Drug Utilization Review
Drug Utilization Review (DUR) Program consists of Prospective, Retrospective, and Educational programs promoting optimal medication use to prescribers, pharmacists, and members for the Medi-Cal line of business. The Pharmacy DUR activities may focus on identifying medication use patterns to reduce fraud, abuse, waste, inappropriate, unsafe or unnecessary care and develop education programs to optimize medication use.
The SFHP DUR Program is grounded in current, scientifically sound medical evidence and is approved by the SFHP Pharmacy and Therapeutics committee.
This page is periodically updated with new information.
2020 Standards of Care for Diabetes
This is a one page update on recommended oral drug choices for patients with type 2 diabetes.
This is a reference sheet of all inhalers available on formulary through SFHP. It also includes clinical pearls such as: method of action, indication, and formulation.
Member Education is located here
DHCS DUR Updates
Below are summaries of the recent educational articles posted by the Department of Health Care Services (DHCS). These articles are intended to improve the quality and cost-effectiveness of prescribing and dispensing practices for Medi-Cal recipients.
The CDC recommends everyone 6 months of age and older receive the influenza vaccine each year, and this is of increased importance during the continuing COVID-19 pandemic. Current ACIP recommendations permit coadministration of the influenza vaccine with the COVID-19 vaccines. It is recommended that early vaccination (as soon as vaccine is available) be considered for women in the third trimester of pregnancy and for children 6 months – 8 years of age who need two doses.
Of note, history of egg allergy is now a precaution and no longer a contraindication to administration of inactivated influenza vaccine (IIV). However, history of severe allergic reaction (anaphylaxis) after receiving any influenza vaccine is a contraindication to administration of egg-based IIV4s and LAIV4.
ACIP has new recommendations for the administration of serogroup B meningococcal (MenB) vaccine, including a recommended booster dose for individuals age 10 and up with increased risk. MenB vaccination is also recommended for persons aged 16 through 23 years of age.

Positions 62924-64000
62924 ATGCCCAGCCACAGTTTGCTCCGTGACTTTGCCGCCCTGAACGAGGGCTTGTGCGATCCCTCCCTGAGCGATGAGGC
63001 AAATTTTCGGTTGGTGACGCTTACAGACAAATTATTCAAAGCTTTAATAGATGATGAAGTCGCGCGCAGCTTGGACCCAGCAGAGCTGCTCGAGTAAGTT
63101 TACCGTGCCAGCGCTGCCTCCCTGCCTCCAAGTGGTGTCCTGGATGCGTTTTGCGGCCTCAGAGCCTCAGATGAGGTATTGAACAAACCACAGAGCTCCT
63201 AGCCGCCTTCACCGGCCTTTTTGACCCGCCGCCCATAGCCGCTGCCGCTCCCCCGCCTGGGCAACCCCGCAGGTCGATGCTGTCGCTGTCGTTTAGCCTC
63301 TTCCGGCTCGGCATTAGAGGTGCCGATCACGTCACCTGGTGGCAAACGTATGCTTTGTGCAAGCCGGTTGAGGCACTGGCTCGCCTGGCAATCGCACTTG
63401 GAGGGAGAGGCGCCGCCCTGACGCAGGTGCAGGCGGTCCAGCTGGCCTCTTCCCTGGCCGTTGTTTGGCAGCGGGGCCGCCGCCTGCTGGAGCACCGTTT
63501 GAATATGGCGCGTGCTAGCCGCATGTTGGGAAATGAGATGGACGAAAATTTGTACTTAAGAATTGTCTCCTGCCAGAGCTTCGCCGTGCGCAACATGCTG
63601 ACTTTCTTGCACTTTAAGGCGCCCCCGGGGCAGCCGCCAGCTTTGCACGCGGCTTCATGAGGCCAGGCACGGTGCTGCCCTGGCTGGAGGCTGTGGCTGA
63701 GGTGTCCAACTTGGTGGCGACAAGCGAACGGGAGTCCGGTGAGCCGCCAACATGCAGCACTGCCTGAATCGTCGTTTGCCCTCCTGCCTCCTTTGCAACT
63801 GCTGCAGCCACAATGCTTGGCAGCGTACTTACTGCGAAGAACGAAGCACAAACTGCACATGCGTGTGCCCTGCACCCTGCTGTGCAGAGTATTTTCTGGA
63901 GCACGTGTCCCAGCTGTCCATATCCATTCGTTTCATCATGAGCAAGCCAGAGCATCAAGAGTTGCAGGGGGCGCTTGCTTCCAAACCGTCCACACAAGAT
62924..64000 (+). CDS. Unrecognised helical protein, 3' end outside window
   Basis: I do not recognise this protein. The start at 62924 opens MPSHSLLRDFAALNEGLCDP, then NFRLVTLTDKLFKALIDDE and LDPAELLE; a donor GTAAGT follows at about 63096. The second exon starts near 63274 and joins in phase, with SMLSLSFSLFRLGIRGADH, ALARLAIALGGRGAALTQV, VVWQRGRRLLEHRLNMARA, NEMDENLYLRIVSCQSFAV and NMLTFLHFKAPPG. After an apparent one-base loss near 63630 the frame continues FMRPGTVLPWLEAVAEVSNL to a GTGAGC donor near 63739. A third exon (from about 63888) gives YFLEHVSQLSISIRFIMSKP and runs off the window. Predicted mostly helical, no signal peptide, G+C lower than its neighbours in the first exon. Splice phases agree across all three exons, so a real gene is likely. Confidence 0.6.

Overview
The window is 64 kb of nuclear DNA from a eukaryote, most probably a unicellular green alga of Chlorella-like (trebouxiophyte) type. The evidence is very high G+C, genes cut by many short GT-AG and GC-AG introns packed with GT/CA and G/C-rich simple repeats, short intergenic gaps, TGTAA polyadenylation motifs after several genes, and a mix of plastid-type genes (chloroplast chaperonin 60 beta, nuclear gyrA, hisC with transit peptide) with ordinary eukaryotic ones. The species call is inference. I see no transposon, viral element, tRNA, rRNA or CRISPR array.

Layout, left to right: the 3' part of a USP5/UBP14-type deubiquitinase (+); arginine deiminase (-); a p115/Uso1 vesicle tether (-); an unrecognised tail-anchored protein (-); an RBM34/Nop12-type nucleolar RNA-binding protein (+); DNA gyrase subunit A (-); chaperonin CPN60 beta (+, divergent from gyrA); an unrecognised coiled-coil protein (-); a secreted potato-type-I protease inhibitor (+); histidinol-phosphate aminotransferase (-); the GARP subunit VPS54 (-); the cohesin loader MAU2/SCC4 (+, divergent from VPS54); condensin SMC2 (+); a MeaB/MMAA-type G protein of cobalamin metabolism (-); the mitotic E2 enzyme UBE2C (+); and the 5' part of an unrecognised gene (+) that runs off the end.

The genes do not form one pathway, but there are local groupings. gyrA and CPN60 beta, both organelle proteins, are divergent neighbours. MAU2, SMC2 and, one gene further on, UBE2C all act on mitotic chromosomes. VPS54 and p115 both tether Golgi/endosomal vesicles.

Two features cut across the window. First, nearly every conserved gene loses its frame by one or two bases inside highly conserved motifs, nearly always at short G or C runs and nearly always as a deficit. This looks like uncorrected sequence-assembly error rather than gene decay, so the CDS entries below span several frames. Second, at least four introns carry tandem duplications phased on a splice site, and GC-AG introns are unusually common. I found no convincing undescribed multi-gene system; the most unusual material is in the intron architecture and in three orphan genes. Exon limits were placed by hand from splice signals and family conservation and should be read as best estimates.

Adults 19 years and older can receive many vaccines, including the flu vaccine, at their pharmacy covered under SFHP Medi-Cal Outpatient Pharmacy Benefit. Click here for a complete list of SFHP covered vaccines.
Children 18 years and younger are eligible for vaccinations through California Vaccines for Children (VFC) Program. Contact VFC at 1-877-243-8832 for more information
Statins are commonly used for preventing and treating the build-up of fats, cholesterol, and other substances in and on the artery walls (atherosclerosis) and have been shown to reduce the incidence of heart attacks, strokes, and death. On July 20, 2021, the U.S. Food and Drug Administration (FDA) announced it is requesting removal of its strongest warning against using cholesterol-lowering statin medicines in pregnant patients.
The FDA still recommends that most patients stop statins once they learn they are pregnant. Patients should not breastfeed when taking a statin because the medicine may pass into breast milk and pose a risk to the baby. Although many patients should be able to stop statins temporarily until breastfeeding ends, patients who are at high risk of heart attack or stroke who require statins after giving birth should not breastfeed and should use alternatives such as infant formula. Statins are safe to prescribe in patients who are not pregnant but may become pregnant and unintended exposure to statins in early pregnancy is unlikely to cause harm to the developing fetus. To read the full safety announcement, more information will be found in this DHCS Drug Safety Communication.